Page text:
Like most home brewers we started bottle priming our beer because that’s the option home brew kits. There is also a little bit more of an investment* then asking friends to save bottles for you to reuse. Some people say there are advantage to both but we stand strong on kegging or forced carbonation is the way to go! !
Bottle Conditioning or priming is great as a first attempt at brewing but it’s hard to control the volume of carbonation in your beer which takes away from the flavor; basically ruining the final product and your ability to enjoy it. A lot of factors impact bottle priming and a tried-and-true formula of boiling 3/4 cup (4-5 oz by weight) of corn sugar in 2 cups of water per 5 gallon batch. No matter what, always right it down as a method of being more accurate to achieve your ideal carbonation level.
Although it will cost more for you to be able to force carbonate/ keg your beer you have so much more control of your carbonation level. You also cut your wait time from secondary fermentation to drinking from weeks to days. That’s not the only benefit, now you can have draft beer at anytime and you can always bottle your kegged beer. Quick tip: To Bottle from a keg you will need to sanitize bottles & caps, get them near the temperature of the kegged beer, fill and cap. You can now let them get to room temperature but AVOID direct light (misnomer beer gets skunked because of temperature transition but it’s actually direct light that skunks your beer)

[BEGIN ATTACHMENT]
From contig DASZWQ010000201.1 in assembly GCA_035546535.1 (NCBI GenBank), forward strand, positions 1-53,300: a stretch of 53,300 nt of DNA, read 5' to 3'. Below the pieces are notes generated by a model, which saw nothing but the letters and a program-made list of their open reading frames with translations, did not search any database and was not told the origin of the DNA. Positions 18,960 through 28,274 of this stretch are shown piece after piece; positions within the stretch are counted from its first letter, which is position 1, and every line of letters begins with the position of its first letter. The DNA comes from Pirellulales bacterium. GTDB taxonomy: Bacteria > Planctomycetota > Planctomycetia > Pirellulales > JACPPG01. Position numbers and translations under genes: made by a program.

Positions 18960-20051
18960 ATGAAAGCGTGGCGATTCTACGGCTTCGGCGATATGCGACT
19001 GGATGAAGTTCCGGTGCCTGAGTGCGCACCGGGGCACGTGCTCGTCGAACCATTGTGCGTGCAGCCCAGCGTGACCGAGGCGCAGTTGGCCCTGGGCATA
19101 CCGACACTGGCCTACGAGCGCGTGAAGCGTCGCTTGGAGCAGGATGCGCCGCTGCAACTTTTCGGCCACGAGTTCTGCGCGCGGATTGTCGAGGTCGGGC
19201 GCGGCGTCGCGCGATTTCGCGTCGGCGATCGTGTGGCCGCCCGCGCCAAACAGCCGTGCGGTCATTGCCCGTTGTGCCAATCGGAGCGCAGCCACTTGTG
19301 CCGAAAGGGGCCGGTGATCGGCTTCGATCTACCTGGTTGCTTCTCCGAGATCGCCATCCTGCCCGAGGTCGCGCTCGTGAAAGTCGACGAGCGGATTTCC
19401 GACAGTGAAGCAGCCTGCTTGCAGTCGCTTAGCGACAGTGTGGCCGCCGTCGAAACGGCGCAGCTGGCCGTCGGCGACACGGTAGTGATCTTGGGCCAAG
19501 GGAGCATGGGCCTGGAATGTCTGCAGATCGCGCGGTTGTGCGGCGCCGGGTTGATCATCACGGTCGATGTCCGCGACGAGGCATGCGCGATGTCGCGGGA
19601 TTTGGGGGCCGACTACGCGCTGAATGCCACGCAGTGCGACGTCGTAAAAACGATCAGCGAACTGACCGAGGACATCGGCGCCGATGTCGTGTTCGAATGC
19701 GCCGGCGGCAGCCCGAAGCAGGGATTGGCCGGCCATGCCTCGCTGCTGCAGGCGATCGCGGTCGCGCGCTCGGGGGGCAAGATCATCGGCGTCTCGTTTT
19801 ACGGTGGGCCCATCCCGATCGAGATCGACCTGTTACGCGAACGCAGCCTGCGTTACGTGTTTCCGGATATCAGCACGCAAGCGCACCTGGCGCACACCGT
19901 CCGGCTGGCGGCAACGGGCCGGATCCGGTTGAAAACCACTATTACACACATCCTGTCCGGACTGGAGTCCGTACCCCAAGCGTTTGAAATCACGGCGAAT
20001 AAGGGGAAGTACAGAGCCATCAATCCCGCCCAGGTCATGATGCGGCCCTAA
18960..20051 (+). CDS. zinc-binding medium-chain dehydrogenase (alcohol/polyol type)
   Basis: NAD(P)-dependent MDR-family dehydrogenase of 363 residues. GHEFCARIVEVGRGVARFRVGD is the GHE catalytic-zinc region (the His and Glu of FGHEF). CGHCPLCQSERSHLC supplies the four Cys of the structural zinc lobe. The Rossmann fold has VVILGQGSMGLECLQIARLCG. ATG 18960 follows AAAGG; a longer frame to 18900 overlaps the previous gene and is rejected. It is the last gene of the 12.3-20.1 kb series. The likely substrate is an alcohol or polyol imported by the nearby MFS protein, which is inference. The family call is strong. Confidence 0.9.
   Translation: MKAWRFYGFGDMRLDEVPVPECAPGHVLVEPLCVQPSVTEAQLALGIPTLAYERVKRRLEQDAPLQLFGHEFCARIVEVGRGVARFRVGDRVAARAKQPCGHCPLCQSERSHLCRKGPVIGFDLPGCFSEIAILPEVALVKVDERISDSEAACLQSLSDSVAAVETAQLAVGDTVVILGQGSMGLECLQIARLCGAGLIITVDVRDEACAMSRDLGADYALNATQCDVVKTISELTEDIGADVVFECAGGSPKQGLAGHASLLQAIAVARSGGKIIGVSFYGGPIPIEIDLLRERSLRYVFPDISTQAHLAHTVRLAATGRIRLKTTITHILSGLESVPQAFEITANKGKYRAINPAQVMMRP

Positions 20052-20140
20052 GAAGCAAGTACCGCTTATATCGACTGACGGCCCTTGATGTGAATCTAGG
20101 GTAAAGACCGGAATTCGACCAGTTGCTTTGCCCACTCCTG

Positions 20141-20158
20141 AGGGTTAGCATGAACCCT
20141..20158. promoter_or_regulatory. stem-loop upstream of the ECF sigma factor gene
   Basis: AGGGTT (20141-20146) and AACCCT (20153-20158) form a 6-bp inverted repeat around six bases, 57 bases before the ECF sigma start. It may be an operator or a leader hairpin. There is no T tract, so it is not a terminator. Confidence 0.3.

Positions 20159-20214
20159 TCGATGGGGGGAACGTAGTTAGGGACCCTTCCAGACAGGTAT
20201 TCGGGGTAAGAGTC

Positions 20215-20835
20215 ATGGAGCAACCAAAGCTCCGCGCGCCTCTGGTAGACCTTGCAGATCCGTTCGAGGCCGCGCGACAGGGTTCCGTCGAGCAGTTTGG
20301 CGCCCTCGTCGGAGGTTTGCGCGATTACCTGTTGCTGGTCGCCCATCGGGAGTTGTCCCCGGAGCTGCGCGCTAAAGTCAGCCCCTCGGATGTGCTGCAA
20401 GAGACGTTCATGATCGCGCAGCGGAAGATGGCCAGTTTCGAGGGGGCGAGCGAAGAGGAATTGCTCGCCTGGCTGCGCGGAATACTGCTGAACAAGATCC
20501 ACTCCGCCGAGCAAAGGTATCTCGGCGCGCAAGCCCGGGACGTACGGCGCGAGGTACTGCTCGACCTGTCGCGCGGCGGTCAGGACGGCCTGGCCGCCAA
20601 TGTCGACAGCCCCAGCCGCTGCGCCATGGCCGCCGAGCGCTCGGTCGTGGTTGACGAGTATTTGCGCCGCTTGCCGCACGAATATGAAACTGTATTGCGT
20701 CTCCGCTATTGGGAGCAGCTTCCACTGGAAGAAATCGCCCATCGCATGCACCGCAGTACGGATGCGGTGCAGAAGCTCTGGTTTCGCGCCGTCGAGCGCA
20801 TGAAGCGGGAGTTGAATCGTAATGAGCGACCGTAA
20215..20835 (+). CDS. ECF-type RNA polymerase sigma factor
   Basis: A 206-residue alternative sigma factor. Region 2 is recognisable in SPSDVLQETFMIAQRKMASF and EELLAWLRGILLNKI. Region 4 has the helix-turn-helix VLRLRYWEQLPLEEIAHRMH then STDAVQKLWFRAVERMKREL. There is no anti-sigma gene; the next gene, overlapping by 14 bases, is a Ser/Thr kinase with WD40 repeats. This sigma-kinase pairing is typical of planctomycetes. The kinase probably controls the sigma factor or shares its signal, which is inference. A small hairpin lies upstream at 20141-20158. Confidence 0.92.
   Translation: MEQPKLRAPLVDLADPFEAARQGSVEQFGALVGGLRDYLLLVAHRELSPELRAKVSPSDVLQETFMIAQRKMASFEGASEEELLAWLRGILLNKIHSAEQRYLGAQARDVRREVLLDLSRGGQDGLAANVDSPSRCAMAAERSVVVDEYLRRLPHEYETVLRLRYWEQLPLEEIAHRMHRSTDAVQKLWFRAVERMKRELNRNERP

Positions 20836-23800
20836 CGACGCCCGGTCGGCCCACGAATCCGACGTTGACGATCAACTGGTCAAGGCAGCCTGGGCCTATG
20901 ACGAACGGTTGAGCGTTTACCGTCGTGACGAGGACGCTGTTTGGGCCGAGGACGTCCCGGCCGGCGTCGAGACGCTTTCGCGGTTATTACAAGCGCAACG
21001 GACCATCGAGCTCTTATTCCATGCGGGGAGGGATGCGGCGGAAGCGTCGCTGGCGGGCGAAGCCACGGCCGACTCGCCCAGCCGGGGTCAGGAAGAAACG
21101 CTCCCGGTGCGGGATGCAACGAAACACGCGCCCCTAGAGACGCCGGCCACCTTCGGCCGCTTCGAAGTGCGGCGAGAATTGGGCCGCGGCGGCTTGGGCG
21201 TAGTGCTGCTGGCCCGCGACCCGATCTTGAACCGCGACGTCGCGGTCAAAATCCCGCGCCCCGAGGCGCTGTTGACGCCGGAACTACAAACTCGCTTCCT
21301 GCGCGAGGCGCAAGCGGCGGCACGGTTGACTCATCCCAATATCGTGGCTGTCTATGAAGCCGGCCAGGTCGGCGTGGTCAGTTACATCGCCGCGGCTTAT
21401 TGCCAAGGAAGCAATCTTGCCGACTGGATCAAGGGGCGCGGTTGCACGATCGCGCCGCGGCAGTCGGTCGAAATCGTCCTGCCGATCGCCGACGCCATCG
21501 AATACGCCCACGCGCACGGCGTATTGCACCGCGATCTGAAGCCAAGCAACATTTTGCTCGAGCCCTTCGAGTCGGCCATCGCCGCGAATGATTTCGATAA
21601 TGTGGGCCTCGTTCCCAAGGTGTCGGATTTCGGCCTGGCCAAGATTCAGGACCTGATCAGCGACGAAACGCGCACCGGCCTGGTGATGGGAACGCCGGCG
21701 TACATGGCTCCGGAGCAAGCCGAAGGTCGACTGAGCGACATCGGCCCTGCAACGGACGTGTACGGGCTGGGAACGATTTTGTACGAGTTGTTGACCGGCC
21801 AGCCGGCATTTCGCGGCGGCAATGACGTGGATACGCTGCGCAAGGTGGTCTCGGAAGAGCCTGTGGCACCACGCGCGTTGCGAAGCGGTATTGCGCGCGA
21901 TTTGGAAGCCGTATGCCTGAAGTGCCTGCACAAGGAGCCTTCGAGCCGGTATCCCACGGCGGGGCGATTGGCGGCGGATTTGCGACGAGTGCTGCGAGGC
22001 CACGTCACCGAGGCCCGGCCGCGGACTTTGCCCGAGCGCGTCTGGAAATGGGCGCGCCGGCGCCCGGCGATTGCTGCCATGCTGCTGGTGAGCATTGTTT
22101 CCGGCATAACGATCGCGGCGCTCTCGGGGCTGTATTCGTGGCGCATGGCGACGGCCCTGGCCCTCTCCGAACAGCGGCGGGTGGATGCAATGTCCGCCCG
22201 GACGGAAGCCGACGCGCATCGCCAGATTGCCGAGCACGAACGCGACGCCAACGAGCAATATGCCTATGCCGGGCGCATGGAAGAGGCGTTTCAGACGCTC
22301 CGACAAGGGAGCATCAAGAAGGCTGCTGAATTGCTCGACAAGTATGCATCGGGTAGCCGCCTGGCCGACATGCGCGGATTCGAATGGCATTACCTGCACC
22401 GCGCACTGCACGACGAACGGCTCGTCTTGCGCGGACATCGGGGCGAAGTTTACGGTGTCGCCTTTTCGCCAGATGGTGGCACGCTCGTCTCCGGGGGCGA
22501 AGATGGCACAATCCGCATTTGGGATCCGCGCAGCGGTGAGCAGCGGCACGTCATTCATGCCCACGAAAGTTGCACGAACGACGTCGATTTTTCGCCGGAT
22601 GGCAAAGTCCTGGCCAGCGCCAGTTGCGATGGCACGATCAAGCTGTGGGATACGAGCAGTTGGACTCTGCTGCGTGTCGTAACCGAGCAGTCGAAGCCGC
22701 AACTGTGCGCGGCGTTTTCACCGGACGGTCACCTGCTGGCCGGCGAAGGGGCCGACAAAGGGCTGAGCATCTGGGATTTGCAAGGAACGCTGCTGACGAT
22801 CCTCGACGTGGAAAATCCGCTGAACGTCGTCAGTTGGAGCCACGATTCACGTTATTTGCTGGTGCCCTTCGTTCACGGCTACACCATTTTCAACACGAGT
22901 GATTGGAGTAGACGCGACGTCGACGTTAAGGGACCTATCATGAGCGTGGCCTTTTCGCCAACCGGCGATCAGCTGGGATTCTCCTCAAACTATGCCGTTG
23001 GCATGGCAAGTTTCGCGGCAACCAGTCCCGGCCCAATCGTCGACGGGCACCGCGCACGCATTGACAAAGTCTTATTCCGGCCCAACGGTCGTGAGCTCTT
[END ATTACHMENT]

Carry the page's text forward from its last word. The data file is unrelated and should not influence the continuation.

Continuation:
If you chose to force carbonate check out this carbonation chart provided by Kegerators.com. It’s a great resource when figuring out what PSI to set your regulator at. Quick Note: It’s always smart to make sure you carbonate your beer cold to get the best absorption of CO2 quickly.
*You’ll need to buy a few things including a kegorator($370-$500) or you can always make one. Check out our post on “Make Your Own Kegorator”. This is what else you’ll need:
Ball Lock Corny Keg ($50 – $75), CO2 Regulator ($50 – $150), Ball Locks & Hoses ($20 – $50)